ATO spotlight on professional firm profits

Written By Kathleen Jess

Following the recent Senate inquiry into professional firms’ standards of ethical conduct, the ATO has renewed its focus on income splitting arrangements of owners of professional firms. Owners (traditionally partners) of professional firms have been known to redirect their ownership interest (and therefore their income from their professional services) to an individual or associated entity, significantly reducing their personal tax liability as a result. These arrangements are commonly referred to as Everett Assignments. In recent years, the ATO has become increasingly concerned with the risk that income earned by professional firms is not appropriately taxed to the individuals providing the services to the firms.

Practical Compliance Guideline 2021/4 (the Guideline), effective from 1 July 2022, outlines the ATO’s approach to ensuring compliance regarding the distribution of profits or income from professional firms in the assessable income of its individual professional practitioners (IPPs). The Guideline also serves as a guide for IPPs to assess the risk of their arrangements and anticipate the ATO’s compliance treatment.

What is a professional firm and who is an IPP?

The Guideline defines professional firms as entities that provide tailored, knowledge-based services across various professions, such as accounting, architecture, engineering, financial services, law, medicine, and management consulting.

An IPP is an individual who is a member of a recognised profession with a legal or beneficial stake in the professional firm, offering services either to the firm’s clients or the firm itself.

When can an IPP use the Guideline to assess the risk of their arrangement?

An IPP is only eligible to use the Guideline to assess the risk of their arrangement once the following criteria are satisfied:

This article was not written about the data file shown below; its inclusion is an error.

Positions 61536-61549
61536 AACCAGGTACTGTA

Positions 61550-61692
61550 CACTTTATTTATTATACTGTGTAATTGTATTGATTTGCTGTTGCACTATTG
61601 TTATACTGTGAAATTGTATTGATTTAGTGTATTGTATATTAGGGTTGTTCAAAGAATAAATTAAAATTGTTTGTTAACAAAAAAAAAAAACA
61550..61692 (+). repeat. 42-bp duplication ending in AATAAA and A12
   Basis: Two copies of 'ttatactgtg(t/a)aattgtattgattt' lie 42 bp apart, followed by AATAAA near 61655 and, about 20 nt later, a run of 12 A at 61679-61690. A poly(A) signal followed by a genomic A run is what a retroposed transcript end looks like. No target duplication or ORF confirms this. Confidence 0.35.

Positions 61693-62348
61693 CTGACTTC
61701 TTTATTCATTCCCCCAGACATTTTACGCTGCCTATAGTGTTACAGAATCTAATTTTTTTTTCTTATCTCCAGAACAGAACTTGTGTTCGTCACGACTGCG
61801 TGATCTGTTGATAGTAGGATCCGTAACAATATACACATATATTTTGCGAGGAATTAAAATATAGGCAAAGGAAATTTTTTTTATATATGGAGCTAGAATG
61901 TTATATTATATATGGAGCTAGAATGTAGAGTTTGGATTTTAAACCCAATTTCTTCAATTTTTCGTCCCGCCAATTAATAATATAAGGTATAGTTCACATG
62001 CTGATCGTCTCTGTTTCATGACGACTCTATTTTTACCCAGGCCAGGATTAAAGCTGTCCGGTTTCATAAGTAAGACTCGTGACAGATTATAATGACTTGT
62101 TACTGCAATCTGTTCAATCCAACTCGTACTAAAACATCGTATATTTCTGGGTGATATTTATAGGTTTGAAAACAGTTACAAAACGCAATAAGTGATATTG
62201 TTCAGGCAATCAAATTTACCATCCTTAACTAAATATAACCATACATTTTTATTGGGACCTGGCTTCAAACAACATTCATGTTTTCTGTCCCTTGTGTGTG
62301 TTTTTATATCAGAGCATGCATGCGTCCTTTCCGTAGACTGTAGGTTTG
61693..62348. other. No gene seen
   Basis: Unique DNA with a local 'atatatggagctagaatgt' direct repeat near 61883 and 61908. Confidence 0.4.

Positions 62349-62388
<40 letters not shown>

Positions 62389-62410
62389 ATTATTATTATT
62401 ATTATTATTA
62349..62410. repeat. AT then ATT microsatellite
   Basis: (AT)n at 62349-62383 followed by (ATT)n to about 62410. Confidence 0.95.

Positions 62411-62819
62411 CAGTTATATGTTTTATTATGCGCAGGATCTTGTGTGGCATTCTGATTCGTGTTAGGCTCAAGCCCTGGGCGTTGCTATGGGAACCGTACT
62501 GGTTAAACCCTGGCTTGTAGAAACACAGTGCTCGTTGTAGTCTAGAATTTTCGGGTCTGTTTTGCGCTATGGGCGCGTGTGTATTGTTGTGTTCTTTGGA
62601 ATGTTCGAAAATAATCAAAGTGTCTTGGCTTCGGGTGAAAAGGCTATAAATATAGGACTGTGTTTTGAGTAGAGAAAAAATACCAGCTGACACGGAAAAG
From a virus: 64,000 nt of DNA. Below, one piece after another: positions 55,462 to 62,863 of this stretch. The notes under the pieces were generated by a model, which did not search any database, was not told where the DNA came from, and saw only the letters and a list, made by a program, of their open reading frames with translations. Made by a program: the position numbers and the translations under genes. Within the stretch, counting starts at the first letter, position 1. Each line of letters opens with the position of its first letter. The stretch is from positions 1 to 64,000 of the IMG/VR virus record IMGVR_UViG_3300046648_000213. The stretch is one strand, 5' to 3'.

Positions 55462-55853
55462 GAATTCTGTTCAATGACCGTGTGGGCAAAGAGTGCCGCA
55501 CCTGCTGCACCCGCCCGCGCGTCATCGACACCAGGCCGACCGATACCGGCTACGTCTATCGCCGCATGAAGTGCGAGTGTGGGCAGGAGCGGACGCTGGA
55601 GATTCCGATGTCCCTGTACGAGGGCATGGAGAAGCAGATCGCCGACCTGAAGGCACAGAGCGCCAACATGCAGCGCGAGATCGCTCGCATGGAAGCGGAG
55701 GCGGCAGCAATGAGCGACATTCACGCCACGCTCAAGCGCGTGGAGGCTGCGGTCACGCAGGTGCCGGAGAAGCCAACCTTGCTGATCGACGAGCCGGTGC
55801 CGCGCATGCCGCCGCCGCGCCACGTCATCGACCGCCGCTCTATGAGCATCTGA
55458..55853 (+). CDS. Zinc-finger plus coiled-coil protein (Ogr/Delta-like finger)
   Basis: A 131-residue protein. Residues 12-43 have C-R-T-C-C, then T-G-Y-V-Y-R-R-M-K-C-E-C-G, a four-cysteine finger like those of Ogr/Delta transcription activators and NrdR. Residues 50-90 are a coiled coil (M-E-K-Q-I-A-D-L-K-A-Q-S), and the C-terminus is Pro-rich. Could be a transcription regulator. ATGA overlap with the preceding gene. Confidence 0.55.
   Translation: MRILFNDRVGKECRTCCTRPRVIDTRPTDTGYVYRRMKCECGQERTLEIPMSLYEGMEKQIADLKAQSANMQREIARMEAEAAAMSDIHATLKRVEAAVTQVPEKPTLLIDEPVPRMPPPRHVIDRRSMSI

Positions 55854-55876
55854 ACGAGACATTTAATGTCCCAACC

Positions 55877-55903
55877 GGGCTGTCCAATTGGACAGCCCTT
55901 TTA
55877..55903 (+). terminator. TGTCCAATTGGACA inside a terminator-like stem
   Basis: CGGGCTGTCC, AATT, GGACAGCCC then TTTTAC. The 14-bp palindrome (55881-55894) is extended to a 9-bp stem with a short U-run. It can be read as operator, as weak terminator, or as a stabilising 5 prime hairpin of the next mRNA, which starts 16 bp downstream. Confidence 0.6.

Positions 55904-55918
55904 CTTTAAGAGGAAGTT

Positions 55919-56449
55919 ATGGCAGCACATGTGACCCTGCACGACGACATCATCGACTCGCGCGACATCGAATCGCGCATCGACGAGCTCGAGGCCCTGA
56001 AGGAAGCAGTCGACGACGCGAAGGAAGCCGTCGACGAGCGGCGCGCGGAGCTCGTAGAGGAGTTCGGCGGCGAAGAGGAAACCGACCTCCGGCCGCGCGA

• the IPP provides professional services to clients of the firm or is actively involved in the management of the firm, and the IPP and/or associated entities have a legal or beneficial interest in the firm;
  • the income of the firm is not subject to the personal service income (PSI) rules;
  • the firm operates by way of a legally effective structure (i.e. partnership, trust and/or company);
  • the IPP is an equity holder, directly or through an associated entity; and
  • it has been assessed that the arrangement is both commercial and does not have high-risk features (referred to as the ‘’).

Gateway 1 – commercial rationale

In order to satisfy this Gateway there must be a genuine commercial basis for the arrangement and also for the way in which profits are distributed. It should be noted that the mere assertion that the arrangement has a commercial rationale will not satisfy this requirement. The arrangement must have a genuine commercial rationale which the arrangement achieves.

An arrangement that has a commercial rationale should reflect the commercial needs of the business, for example, the arrangement is likely to enhance, assist or improve the business’ ability to produce income or make profits.

Indicators that suggest an arrangement does not have a commercial rationale include:

  • the arrangement seems more complex than is necessary to achieve the relevant commercial objective;
  • the arrangement includes a step, or a series of steps, that appear to serve no real purpose other than to gain a tax advantage;
  • the tax result of the arrangement appears at odds with its commercial or economic result;
  • the arrangement results in little or no risk in circumstances where significant risks would normally be expected;
  • the parties to the arrangement are operating on non-commercial terms or in a non-arm’s length manner; and / or
  • there is a gap between the substance of what is being achieved under the arrangement (or any part of it) and the legal form it takes.

Gateway 2 – high-risk features

In order for an IPP to rely on the Guideline, they must also satisfy this gateway in that the arrangement must not have certain high-risk features, including:

  • arrangements covered by a Taxpayer Alert;